Sipekne’katik has requested clarification on the difference between KMKNO and Assembly of Nova Scotia Chiefs. Sipekne’katik’s concern is the growing involvement of KMKNO in other organizations, and that there is a growing danger that other Mi’kmaq organizations are becoming redundant as KMKNO continues to expand beyond their mandate and purpose.

KMKMO’s press release stated that Sipekne’katik stopped talking to the Province of Nova Scotia. This statement is untrue, erroneous, defamatory, and irresponsible. Sipekne’katik has and continues to talk to the Province. In September 2015, Sipekne’katik decided to stop talking directly to the Proponent due to trust issues and concerns with the consultation process. Publishing untrue statements such as this demonstrates KMKNO’s opinion of the Band.

On January 21, 2016, Sipekne’katik withdrew from the Assembly after much deliberation. This was an unfortunate but necessary decision. Currently, this is the only way to ensure that Sipekne’katik represents itself in ensuring the protection of our member’s rights and title.

While the Province, Alton and KMKNO forge ahead in this project, one has to ask who will speak for this vital river system. For thousands of years it has been our highway, grocery store and pharmacy. It kept us fed and alive and we have the duty to ensure it is protected and respected. Companies and organizations come and go, yet the river remains as our connection to the past, present and future.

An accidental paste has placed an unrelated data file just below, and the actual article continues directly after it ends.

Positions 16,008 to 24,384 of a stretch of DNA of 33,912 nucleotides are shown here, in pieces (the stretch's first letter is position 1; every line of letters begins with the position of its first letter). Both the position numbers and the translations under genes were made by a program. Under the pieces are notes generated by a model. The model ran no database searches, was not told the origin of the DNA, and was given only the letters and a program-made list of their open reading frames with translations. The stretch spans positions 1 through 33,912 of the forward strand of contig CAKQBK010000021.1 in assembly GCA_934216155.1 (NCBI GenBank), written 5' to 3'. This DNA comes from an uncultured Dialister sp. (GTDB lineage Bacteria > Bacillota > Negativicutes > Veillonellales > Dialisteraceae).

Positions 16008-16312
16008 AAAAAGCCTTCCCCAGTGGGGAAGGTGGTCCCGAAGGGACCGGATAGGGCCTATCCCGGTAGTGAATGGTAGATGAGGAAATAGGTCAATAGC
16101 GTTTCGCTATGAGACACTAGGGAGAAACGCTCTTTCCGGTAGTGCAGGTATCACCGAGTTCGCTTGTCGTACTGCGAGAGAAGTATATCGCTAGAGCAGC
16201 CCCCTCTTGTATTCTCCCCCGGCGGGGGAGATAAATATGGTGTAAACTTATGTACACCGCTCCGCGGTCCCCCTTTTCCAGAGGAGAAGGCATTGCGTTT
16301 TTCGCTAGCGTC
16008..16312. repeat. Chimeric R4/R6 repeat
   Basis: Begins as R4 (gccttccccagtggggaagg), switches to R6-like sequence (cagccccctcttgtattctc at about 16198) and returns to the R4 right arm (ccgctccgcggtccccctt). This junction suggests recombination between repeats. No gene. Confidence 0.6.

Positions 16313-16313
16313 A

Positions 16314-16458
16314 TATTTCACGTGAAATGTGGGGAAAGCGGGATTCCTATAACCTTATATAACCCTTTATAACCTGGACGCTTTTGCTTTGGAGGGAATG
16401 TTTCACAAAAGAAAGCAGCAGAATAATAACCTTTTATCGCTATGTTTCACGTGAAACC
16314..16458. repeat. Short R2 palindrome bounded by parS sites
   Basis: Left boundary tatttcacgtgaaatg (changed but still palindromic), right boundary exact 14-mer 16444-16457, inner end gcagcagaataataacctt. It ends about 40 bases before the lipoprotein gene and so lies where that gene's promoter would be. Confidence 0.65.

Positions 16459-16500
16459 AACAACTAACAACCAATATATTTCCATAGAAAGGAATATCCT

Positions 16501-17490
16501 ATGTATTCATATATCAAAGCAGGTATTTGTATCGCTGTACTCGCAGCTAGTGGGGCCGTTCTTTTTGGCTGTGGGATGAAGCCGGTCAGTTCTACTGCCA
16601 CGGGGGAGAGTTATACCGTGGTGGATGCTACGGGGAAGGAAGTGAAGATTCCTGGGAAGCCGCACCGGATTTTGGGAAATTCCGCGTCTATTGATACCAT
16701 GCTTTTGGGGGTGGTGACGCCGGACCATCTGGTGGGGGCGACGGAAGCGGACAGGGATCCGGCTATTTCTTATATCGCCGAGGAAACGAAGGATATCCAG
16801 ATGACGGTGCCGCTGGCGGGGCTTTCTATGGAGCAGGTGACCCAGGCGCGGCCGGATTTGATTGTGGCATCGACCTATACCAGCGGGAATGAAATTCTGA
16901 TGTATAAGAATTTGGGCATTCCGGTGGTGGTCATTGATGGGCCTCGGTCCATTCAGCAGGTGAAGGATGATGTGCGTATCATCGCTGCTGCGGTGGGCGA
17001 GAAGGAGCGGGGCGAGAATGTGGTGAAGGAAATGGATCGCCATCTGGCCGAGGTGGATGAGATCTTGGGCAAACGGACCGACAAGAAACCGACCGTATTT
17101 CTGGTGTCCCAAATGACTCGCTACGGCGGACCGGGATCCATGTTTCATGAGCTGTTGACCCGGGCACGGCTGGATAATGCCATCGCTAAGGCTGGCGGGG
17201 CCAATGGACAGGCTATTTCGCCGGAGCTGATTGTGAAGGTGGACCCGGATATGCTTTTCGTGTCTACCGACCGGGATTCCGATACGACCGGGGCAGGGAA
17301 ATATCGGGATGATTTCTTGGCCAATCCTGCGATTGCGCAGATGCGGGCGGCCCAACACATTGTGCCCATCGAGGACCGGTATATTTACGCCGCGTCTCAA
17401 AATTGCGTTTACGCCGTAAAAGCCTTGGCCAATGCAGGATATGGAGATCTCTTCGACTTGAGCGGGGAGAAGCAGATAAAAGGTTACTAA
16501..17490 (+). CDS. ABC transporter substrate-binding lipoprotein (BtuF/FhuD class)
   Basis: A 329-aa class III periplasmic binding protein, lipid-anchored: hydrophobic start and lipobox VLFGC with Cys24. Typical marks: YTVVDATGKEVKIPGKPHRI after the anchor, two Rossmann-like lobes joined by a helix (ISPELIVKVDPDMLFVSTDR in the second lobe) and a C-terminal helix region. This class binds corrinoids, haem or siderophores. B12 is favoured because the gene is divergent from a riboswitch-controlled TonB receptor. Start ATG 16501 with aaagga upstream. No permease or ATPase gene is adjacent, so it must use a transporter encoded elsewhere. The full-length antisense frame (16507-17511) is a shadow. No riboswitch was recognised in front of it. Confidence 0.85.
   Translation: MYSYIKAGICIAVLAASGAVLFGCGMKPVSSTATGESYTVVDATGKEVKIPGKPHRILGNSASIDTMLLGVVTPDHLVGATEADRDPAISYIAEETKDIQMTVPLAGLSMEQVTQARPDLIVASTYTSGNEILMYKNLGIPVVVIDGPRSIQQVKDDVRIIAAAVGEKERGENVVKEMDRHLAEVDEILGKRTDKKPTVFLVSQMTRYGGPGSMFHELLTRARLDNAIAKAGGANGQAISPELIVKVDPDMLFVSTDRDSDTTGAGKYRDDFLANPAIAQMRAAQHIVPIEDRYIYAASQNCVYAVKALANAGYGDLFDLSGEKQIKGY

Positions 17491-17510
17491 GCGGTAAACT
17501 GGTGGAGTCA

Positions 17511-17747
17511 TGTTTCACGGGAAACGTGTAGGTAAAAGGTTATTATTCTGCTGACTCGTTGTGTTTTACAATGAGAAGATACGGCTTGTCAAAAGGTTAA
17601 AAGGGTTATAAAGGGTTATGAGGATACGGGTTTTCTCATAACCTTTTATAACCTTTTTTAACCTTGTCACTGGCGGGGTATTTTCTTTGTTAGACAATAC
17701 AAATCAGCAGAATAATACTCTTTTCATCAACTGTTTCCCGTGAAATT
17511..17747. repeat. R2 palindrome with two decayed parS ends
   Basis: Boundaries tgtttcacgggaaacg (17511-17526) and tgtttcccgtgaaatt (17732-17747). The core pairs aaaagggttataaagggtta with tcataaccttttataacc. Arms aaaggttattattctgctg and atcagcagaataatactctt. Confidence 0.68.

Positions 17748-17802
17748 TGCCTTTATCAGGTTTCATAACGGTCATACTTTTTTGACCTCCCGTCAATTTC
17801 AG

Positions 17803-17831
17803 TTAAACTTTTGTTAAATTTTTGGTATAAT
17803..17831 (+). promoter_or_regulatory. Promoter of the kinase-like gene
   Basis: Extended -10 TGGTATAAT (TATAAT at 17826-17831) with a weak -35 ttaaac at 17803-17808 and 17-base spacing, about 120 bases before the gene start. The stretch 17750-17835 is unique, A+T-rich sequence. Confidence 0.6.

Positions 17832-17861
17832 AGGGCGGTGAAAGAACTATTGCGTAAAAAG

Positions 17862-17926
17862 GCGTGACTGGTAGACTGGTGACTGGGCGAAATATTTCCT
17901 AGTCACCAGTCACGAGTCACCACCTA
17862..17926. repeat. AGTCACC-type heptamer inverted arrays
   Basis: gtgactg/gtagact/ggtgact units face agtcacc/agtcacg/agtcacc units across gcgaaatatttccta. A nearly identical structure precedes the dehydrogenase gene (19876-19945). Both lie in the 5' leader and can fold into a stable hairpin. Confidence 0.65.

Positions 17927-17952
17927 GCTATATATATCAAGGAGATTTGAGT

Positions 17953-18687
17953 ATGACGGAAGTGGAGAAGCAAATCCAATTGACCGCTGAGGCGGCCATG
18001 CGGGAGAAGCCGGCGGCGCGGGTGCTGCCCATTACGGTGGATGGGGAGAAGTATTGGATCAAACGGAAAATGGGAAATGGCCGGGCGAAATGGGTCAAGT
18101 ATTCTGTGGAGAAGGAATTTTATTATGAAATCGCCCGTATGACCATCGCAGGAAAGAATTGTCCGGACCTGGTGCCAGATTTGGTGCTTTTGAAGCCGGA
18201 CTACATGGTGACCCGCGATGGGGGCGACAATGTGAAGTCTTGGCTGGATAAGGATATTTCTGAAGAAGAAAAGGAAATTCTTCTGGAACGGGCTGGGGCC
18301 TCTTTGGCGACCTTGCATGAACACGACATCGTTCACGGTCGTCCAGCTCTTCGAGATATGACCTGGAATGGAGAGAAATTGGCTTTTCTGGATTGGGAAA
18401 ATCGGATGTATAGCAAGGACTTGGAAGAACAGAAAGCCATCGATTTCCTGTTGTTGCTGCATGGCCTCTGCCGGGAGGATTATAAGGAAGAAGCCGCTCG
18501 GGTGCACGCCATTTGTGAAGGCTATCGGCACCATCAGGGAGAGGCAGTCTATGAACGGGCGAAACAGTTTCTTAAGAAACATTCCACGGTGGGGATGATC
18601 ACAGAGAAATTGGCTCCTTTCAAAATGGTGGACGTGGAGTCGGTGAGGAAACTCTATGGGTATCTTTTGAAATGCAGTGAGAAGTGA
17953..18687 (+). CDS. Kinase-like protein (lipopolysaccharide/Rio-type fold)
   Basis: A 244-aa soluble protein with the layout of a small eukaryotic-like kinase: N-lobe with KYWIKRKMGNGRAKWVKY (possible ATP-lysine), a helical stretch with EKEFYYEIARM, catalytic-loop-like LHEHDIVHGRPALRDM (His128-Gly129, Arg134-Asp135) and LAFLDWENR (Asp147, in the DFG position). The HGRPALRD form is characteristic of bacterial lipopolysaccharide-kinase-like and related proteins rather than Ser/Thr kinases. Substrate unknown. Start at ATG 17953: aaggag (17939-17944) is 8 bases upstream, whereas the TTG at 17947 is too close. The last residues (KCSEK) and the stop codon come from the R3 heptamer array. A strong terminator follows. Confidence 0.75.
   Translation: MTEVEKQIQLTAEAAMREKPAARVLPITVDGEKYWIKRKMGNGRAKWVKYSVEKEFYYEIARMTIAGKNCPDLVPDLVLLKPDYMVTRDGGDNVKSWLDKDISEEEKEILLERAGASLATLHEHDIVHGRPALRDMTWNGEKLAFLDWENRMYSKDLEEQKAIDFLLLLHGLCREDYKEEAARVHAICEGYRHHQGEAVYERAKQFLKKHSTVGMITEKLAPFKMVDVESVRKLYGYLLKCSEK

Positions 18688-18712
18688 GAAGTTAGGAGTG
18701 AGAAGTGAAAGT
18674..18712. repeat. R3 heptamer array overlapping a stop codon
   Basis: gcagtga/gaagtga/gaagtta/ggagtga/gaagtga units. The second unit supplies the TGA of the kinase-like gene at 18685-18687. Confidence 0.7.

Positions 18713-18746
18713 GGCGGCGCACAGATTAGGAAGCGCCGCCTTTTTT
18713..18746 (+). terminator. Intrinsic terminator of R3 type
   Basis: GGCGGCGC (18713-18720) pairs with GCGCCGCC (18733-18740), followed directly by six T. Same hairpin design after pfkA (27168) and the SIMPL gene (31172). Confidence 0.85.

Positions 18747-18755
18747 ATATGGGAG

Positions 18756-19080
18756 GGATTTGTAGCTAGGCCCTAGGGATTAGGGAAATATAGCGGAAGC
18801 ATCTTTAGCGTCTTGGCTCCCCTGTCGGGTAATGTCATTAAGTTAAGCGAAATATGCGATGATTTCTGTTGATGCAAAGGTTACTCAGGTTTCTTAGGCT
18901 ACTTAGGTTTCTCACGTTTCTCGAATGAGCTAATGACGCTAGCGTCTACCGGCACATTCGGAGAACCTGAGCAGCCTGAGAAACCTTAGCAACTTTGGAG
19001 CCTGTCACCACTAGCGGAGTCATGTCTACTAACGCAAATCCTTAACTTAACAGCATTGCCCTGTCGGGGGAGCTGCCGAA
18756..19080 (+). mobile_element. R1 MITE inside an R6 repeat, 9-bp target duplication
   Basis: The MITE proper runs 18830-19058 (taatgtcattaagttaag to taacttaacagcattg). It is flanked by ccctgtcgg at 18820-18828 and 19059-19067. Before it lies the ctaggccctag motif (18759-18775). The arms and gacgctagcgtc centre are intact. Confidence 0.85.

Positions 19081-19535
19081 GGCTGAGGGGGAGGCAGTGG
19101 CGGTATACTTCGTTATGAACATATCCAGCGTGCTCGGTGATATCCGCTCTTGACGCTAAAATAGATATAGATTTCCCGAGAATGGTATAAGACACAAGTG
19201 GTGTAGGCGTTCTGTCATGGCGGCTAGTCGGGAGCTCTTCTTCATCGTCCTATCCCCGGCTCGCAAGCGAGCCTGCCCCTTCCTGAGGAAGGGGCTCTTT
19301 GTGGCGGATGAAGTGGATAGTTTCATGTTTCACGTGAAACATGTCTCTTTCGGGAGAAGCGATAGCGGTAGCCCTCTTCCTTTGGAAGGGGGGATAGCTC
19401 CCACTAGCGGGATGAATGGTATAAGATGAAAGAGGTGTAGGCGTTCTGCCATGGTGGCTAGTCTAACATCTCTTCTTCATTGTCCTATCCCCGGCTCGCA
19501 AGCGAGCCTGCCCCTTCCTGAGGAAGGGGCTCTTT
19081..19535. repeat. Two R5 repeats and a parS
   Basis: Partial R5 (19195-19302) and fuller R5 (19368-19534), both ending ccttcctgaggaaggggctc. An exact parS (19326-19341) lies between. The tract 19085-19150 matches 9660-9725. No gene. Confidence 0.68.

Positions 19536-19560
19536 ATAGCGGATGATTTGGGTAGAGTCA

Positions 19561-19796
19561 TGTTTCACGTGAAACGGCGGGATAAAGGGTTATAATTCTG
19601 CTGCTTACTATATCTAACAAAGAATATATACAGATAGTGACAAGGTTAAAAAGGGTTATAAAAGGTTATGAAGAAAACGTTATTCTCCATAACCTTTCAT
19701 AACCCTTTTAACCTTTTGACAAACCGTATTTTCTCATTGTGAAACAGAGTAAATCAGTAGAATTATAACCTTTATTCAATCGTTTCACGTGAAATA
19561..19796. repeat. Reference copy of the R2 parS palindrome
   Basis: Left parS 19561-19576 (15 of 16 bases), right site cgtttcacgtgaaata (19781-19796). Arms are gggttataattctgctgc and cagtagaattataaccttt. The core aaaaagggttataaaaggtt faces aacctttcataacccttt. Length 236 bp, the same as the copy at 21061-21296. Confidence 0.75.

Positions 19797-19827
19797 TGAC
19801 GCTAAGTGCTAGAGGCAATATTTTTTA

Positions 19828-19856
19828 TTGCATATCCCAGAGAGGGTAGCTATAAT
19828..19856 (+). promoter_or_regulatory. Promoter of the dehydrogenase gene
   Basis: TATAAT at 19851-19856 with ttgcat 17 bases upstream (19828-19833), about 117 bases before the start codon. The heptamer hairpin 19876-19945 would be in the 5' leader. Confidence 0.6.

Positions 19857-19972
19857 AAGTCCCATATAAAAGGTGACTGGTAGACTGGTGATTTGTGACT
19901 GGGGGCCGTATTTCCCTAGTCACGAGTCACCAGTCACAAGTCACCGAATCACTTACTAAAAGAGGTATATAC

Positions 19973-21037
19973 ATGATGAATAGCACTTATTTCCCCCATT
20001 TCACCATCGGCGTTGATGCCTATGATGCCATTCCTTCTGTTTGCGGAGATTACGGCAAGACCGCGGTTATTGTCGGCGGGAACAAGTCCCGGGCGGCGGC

The Band’s does not want its limited consultation capacity to have any adverse impact on Band members’ rights and title. This is the reason why Sipekne’katik had proposed to have Alton Gas issue addressed in a formal referendum process. Simply put, the river is too important to exclude our Band membership.

Sipekne’katik has been seeking to create its own consultation process. This community based process will address our concerns with the existing provincial process, and to allow for individual Band members to have meaningful input. Members need to be involved, informed and included in any discussion concerning our rights and title.
We are committed to open communication, accountability and transparency, especially when dealing with our collective rights and title. We treat our obligation and duty to protect and preserve our rights and title with the utmost respect and seriousness.

If you have any questions regarding this feel free to contact me anytime.







Chief Rufus Copage
Phone: (902) 758-2049 ext. 222
Cell: (902) 805-0141 Email: